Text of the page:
Learn When The Sale Price Is ‘Really’ A Sale
NORTH TEXAS (CBSDFW.COM) – We’ve all seen the ads urging you to “buy now”, and “you’ll never see prices this low again”. But, how often is that really true? CBS 11 Investigators went undercover inside North Texas stores, and after you learn what we uncovered, you’ll never shop sales the same way again.
CBS 11 watched the prices of jewelry, electronics, and clothes for two months, checking and rechecking the prices. In many cases we found that you may think you’re getting a great deal, but in reality, you may not be.
CBS 11 randomly selected several items from sales ads in a Sunday newspaper and spent months following the prices of those items at Zales Jewelers, Fry’s Electronics, the clothing store Justice, and Macy’s.
At Macy’s, we found men’s Izod shirts tagged with a regular price of $44. But, for seven weeks, we watched them go from $24.99, to $21.99, to $19.99 – always on sale – never finding them listed at the full regular price.
According to a Macy’s spokesperson, we found this because this seasonal item is in clearance. Across the store, we found the same story with a Caphalon Unison cookware set which showed a regular price of $699. But, in the two months we watched it, it was always on sale for $599. Macy’s disagrees, though, and reported the set “has been offered at both regular and sale prices” during that time.
At last check, we found the Caphalon set at $699, but a sales representative told us it would be back on sale the upcoming weekend.
At Zales, pieces from the Shared Heart jewelry collection stayed on sale for at least seven weeks, and even the sales representatives couldn’t say when the sale might end. A spokesperson for the jewelry store chain told CBS 11 the collection went off sale April 21, however, specific items are being offered at a ‘clearance price’. We were also offered comparable discounts every time we visited the store even after the sale ended.
“If a brand is always on sale, do you have the right to call it a sale?”, SMU marketing professor Daniel Howard questioned. “Once you see how retailers operate, you will never look at sales the same again,” said Howard, who’s been tracking advertising tactics for nearly three decades. “This is just point-blank dishonest to the consumer.”
According to the Federal Trade Commission, products should be sold at their regular prices before going on sale for a “reasonably substantial period of time”. But, even the FTC could not say what the reasonably substantial period of time actually is.
According to retail expert Ed Fox it’s left up to the stores to interpret.”The amazing variety of different products that are sold at retail makes it hard to have a single standard that apply to an iPhone and apply to a bag of flour,” Fox said.
Our experts say the marketing tactics we encountered are more common on items like jewelry — that is bought less often, so consumers are less likely to keep track of prices. Howard says to be watchful when purchasing bedding, furniture, and electronics.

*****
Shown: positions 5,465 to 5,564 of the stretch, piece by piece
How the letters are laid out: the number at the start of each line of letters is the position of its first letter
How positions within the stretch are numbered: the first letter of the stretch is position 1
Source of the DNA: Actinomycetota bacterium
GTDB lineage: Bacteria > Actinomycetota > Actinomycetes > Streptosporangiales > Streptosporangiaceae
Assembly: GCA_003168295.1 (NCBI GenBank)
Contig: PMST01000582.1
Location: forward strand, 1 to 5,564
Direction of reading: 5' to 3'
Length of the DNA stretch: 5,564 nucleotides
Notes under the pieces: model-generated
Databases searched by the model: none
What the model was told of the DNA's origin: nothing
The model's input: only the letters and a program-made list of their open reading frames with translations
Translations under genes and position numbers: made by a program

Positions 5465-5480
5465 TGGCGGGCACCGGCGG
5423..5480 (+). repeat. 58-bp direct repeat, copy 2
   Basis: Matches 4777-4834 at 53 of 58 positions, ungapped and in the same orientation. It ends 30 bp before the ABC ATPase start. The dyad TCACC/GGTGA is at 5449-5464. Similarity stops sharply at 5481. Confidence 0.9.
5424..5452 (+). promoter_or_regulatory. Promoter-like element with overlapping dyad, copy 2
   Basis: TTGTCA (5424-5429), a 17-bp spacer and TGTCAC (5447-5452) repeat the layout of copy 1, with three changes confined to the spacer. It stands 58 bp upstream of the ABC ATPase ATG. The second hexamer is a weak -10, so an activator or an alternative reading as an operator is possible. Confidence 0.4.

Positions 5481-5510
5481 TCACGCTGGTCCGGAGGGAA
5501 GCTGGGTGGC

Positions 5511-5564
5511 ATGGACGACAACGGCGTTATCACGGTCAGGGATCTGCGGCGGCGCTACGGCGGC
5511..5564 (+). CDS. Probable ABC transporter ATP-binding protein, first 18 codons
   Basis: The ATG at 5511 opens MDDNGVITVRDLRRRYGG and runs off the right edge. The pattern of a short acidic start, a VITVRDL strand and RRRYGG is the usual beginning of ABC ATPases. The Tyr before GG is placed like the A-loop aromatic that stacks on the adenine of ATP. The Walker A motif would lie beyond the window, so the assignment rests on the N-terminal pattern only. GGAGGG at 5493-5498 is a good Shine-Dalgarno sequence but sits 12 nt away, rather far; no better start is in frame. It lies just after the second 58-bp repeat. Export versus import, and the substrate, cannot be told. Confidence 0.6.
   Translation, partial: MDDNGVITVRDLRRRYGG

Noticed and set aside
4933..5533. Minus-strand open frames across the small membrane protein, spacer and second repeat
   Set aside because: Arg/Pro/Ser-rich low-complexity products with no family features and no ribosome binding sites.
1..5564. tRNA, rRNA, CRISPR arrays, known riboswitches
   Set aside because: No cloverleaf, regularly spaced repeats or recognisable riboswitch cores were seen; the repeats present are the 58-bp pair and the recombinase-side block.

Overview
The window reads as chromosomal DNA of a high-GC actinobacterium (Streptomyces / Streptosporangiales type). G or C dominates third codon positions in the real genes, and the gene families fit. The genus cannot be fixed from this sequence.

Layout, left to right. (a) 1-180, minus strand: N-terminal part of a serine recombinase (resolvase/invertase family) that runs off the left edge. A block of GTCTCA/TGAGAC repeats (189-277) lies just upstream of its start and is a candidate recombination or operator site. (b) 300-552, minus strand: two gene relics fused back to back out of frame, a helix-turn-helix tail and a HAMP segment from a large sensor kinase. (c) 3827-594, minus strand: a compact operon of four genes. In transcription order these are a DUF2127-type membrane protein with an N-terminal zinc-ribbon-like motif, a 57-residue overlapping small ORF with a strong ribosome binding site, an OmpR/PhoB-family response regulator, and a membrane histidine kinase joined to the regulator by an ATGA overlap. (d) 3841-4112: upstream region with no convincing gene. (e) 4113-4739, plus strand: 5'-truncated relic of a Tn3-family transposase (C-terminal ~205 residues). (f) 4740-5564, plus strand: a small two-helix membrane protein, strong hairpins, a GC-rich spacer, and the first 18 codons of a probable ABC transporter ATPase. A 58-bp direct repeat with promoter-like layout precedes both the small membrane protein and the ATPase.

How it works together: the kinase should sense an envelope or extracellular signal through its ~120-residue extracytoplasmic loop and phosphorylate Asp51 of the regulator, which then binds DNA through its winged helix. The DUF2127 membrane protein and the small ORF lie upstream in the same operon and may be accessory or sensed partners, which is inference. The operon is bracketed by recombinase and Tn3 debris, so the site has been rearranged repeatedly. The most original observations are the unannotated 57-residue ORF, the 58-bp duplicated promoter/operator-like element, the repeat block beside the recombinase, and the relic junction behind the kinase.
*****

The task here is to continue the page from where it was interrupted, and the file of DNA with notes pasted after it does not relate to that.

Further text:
At Fry’s Electronics, we found an advertisement for a printer regularly priced at $299, on sale for $224.99. After the sale ended, though, the price moved to $224 – $.99 less than the original sale price – for at least another week. A Fry’s spokesperson says that “would have been due to an inadvertent error to update the price”. The price did eventually return to $299.
“The regular price is the regular price, and it shouldn’t change week to week,” Fox said.
CBS 11 also found stores that seemed to offer everything on sale most of the time. At Justice For Girls, the entire store was 40% off about 80% of the time we watched. And, if the sale isn’t on, special offers usually make the same deal available to frequent shoppers.
Justice For Girls didn’t return our repeated calls for comment on our story.
CBS 11 learned that no one seems to be regulating retailers when it comes to sales. Mark Stanley, an attorney for Dallas-based Stanley & Iola, agrees. But, he and his partners have filed class action lawsuits against retailers including one right now against Big 5 Sporting Goods for false advertising.
“If the FTC has guidelines, and the state has laws, why aren’t these pursued?”, asked CBS 11’s Ginger Allen. “If there’s no cop regulating this, then people are just going to go ahead and mark everything as a sale price and mislead people to think they’re getting a good deal,” answered Stanley.
Bottom line, our experts say before shopping a sale, check the regular price against the sale price to make sure you’re really getting a good deal.
“Yes, I understand what they’re doing,” Ed Fox said. “But, if they want you to come back and they want you to be a customer, they shouldn’t be doing those things.”
So, what can shoppers do to help make sure the sale they’re attracted to is really a sale? Daniel Howard says pay attention to the prices. Ask questions like ‘What is the original price?’ and ‘How often is it sold at that price?’, and ‘How often is it on sale?’. If the sale has recently ended, ask for the sales price anyway. We learned, in some instances, you may still be able to take advantage of it.
Experts also recommend making friends with sales representatives. We found that many of them will give you hints and secrets about when it’s best to buy.